By Ana AllenMarch 17, 2017
It could be said that social workers are unsung heroes of society.
These professionals carefully and compassionately help people through the difficult challenges in life. Yet beyond the image of a counselor or case manager, few people understand the full impact social workers are making every day.
With March designated as Social Work Month, Regional Health Command-Pacific's very own social work consultant, Warren Aoki shared his thoughts about the career field and what led him toward this somewhat misunderstood profession.
If someone were to have asked a younger Aoki what he wanted to be when he grew up, he would have said a writer and cast member on Saturday Night Live.
It's fitting since humor requires the ability to tap into what's going on just below the surface, a skill he would hone in the future.
After trying his hand in the hospitality industry, Aoki eventually found his true calling in social services working for Catholic Charities while recruiting and training therapeutic foster parents. "I was a young parent then, and I actually learned more from the parents I trained than they learned from me. But I knew this was the kind of work I was meant to do."
After earning a master's degree in social work shortly after, Aoki found his way to the Army as a civil servant and the supervisory social worker for the Family Advocacy Program at Schofield Barracks Health Clinic in 2003.
Reflecting upon his career to date, Aoki says the most fulfilling aspect of his career has been working for the Army. "It really has provided a sense of purpose and pride in my country. Getting to know so many different Soldiers and their Families and helping them overcome challenges has been a highlight," he said. "Now working for RHC-P, I have the honor and privilege to travel throughout the Pacific in support of the family advocacy mission."
In this military setting, Aoki has also had the opportunity to flex outside of what people might picture a social worker to do. "A common misperception is that anyone who works in social or human services is a social worker. In fact, social workers are highly trained professionals who hold a degree in social work at the bachelor's, master's or doctoral degree level," he said. "Our training is among other things focused on the 'person in environment' or PIE. PIE is a guiding principle of social work that highlights the importance of understanding an individual behavior in light of the environmental contexts in which that person lives and acts."
PIE theory works to accomplish two primary end states: help the individual and society as a whole.
Aoki has been actively operating within the principle of PIE, in his role at RHC-P as the Region's social work consultant, a position that has only been implemented in the last couple of years. "It was created in order to improve communication between the Army's Medical Command and military treatment facility FAP chiefs and supervisors in order to ensure quality and standardized implementation of clinical program standards throughout the Army," he said.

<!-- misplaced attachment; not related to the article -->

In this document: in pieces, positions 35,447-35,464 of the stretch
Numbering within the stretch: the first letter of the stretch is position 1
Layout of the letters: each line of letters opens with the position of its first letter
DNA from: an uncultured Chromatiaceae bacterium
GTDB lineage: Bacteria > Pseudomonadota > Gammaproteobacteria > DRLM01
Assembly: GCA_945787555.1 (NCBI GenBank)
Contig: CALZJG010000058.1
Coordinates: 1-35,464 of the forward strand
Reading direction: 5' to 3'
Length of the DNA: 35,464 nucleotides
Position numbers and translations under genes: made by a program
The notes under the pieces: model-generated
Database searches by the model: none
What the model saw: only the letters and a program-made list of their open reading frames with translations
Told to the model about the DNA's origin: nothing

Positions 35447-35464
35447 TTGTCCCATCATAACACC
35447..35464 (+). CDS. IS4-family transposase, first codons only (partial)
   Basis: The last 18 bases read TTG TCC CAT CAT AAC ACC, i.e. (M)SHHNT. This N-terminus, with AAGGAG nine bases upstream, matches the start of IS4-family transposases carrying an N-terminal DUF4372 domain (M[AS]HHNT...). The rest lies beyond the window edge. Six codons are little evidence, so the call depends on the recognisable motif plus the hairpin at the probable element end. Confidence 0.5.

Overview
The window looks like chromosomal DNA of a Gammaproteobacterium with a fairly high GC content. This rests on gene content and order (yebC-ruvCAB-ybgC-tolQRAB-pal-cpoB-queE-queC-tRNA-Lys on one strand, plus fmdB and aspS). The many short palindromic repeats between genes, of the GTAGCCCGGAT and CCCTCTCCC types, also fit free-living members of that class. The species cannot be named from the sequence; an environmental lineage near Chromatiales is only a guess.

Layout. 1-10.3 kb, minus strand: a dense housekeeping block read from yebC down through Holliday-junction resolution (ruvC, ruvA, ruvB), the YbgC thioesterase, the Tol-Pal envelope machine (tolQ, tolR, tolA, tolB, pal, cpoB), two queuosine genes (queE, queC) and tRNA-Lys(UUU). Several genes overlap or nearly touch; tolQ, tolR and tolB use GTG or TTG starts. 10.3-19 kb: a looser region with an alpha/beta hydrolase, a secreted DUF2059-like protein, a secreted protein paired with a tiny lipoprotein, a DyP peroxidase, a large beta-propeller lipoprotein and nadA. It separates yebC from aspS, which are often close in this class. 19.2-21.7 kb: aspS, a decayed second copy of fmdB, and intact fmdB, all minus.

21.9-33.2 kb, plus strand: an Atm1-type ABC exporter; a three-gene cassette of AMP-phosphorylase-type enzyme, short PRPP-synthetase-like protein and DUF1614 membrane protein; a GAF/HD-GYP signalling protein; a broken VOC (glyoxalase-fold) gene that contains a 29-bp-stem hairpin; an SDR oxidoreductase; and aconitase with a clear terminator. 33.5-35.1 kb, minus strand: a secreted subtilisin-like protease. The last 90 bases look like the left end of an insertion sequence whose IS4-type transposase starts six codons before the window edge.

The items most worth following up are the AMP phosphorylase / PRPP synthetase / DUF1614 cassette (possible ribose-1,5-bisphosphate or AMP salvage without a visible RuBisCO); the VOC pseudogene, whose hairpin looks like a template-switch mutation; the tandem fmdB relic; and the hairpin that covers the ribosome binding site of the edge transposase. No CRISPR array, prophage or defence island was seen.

Where Aoki's work in overseeing the clinical program enhances individual treatment, his focus on initiating social change at the macro-level is making strides toward improving society at large.
Presently, Aoki, who also serves on the board of Family Programs Hawaii, a local non-profit that is serving vulnerable children, including those in foster care, is working on making an impact that bridges the civilian and military social work community.
On March 31, Aoki is set to lead a workshop that will gather social work and other health professionals from on and off the military installation in order to focus on shaken baby syndrome and abusive head trauma in coordination with the military family advocacy coordinating council.
Civilian social work experts will also present information on the evidence-based Period of PURPLE Crying Program, which focuses on the time in babies' lives when they cry more than any other time.
Aoki is committed to enhancing expertise across the field, and keeps the end result and the people he can impact at the forefront of his mind. "I am most proud of our Medical Command social workers and other colleagues working on the front lines in the military treatment facilities," he said. "They are doing the hard work of protecting adult and child victims, and providing high quality services to our Soldiers and Family members who are experiencing challenges with intimate partner abuse or child abuse and neglect."
Social work can be heavy business at times and requires a well-balanced life approach.
When Aoki isn't at the office, he harnesses his drive in other areas. "Aside from spending time with my wife of over 30 years, I am currently training to complete Ironman Chattanooga in September, as part of Team Challenge, an endurance sport fundraising team for the Crohn's and Colitis Foundation, which I'm doing on behalf of my son who has ulcerative colitis. I also practice Aikido as a way to develop spiritually as well as physically," said Aoki.
For more information on Aoki's efforts and other RHC-P staff member-led programs, visit army.mil/rhc-pacific.
About RHC-P: To provide Combatant Commanders with medically ready forces and ready medical forces conducting health service support in all phases of military operation.